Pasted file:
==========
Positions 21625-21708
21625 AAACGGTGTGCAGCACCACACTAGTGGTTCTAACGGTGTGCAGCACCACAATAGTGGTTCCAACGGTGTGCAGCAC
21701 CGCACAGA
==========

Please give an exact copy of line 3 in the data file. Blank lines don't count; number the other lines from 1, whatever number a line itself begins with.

21701 CGCACAGA